Having read DePaulo's academic articles, I anticipated a superb book and I was not disappointed. In fact, Singled Out vastly exceeded my expectations. I've given away 2 copies. One recipient said she bought 4 more to give away. And we don't usually buy books, let alone give them as gifts.
Unlike many popular psychology authors, DePaulo uses her research training to make significant points. The book is worth reading just to go through Chapter 2, an eye-opening look at the way research results can be distorted to meet an agenda. And any single person will laugh out loud at DePaulo's opening satire: What if we subjected married people to the indignities, frustrations and hassles that single people take for granted.
DePaulo asks, "What does research tell us about the specific benefits of paired relationships?" In fact, it's only in the last hundred years or so that the "pack of two" became privileged in our culture.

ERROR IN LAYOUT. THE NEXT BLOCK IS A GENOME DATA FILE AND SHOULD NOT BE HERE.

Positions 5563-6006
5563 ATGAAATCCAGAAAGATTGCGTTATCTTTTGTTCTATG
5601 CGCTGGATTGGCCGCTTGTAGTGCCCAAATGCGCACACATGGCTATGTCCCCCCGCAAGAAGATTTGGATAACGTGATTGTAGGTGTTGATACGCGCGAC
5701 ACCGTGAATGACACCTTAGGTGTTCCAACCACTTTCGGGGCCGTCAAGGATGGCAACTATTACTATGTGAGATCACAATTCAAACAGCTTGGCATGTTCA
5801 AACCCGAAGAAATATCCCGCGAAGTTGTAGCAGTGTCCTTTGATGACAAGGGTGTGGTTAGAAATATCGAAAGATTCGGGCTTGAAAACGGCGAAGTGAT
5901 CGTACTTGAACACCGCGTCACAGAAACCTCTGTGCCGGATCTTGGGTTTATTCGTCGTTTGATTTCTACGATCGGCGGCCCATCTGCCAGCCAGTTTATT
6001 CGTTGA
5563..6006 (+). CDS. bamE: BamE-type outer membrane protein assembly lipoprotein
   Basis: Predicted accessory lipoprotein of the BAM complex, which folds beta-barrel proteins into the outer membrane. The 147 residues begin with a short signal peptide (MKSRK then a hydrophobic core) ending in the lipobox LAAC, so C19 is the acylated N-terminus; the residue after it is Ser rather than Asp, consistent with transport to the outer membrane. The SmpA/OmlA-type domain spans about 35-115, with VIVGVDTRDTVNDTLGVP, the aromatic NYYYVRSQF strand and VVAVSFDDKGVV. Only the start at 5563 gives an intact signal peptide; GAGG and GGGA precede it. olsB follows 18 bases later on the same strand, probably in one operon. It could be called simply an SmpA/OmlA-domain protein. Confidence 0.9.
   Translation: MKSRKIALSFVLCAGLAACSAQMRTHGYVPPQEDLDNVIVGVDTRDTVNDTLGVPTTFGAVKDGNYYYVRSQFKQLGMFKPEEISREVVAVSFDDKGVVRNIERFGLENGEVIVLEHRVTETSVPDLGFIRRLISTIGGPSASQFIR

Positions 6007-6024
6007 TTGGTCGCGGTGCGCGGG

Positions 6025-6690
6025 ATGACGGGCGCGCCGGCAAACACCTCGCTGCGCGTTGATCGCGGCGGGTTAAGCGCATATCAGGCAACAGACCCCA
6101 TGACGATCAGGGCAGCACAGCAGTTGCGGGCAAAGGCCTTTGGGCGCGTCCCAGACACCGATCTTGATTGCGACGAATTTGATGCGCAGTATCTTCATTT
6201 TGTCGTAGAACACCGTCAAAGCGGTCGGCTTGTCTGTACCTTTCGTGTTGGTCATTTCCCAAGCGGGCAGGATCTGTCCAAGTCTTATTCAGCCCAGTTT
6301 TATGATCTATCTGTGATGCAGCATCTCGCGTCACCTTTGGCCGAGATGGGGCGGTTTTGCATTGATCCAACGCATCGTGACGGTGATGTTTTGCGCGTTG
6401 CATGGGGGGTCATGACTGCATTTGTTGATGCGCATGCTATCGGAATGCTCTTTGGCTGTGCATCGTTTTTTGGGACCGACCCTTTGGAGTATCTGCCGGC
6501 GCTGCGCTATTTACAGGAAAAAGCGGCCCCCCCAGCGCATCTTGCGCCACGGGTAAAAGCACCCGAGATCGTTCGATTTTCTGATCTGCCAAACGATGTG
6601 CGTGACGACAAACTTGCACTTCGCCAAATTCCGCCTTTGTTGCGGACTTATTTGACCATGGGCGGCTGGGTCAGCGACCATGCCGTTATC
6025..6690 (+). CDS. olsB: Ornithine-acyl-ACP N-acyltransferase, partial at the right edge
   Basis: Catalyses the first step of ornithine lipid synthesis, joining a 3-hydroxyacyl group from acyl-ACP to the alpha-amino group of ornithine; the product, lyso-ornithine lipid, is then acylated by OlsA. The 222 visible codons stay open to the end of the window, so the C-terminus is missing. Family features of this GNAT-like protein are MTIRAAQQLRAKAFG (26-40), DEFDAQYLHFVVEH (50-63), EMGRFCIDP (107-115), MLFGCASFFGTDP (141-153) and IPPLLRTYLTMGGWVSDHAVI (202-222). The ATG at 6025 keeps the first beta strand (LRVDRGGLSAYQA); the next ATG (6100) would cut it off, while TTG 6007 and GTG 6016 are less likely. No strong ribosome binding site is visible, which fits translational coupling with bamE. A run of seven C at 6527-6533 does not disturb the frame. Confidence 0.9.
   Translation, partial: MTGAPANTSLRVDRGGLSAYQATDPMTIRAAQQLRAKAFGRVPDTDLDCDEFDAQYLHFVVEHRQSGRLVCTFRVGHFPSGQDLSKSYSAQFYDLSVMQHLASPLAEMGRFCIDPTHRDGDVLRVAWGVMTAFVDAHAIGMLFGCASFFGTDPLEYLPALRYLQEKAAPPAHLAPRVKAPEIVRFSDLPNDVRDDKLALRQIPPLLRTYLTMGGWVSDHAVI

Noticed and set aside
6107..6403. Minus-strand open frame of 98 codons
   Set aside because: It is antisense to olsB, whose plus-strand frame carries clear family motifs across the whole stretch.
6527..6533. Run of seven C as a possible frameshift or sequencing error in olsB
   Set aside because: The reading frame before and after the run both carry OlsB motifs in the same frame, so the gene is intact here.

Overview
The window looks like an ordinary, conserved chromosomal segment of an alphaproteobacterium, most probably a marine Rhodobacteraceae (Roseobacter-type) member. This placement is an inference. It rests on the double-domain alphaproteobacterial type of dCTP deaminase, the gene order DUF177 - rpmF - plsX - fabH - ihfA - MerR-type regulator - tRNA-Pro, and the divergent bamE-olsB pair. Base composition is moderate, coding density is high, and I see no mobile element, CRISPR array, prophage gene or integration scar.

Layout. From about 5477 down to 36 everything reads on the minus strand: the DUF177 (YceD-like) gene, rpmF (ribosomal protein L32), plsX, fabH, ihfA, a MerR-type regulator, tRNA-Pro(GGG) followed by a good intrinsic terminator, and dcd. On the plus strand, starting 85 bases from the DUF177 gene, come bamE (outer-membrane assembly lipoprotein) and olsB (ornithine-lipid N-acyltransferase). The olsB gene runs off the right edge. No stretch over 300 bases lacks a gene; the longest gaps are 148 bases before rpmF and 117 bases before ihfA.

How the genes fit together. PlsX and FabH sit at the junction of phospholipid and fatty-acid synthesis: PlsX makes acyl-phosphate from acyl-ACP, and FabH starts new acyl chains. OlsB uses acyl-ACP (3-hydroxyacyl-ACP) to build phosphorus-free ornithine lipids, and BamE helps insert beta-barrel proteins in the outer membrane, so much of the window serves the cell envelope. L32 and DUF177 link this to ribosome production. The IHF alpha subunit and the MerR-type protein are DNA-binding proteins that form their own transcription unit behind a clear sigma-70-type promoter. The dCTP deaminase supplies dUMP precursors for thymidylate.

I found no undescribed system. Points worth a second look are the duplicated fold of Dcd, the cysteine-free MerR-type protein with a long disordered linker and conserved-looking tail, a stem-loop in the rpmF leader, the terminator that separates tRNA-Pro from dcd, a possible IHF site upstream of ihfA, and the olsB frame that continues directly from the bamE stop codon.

After reading Singled Out, I found myself seeing the world differently. I keep picking up hidden messages everywhere, especially movies and television. A singles column in my local paper really should be called relationship seeking. Singles groups? More of the same.
However, I do see signs of hope.Read more ›
"I do wish married people would understand that a lot of singles actually WANT to be single. Why does that bother you?...It is like the story my (happily married) friend...likes to tell about meeting the late Ann Landers, who said, `You tell that Richard Roeper to figure out what's keeping him from getting married and to fix it!'""
The above is found in this meticulously well-researched book by social psychologist Dr. Bella DePaulo (who is unmarried herself). (Specifically, the above quotation comes from an essay written by movie critic (of TV's "At the Movies with Ebert & Roeper") and columnist Richard Roeper's reaction to two married friends who wanted Roeper to get married.)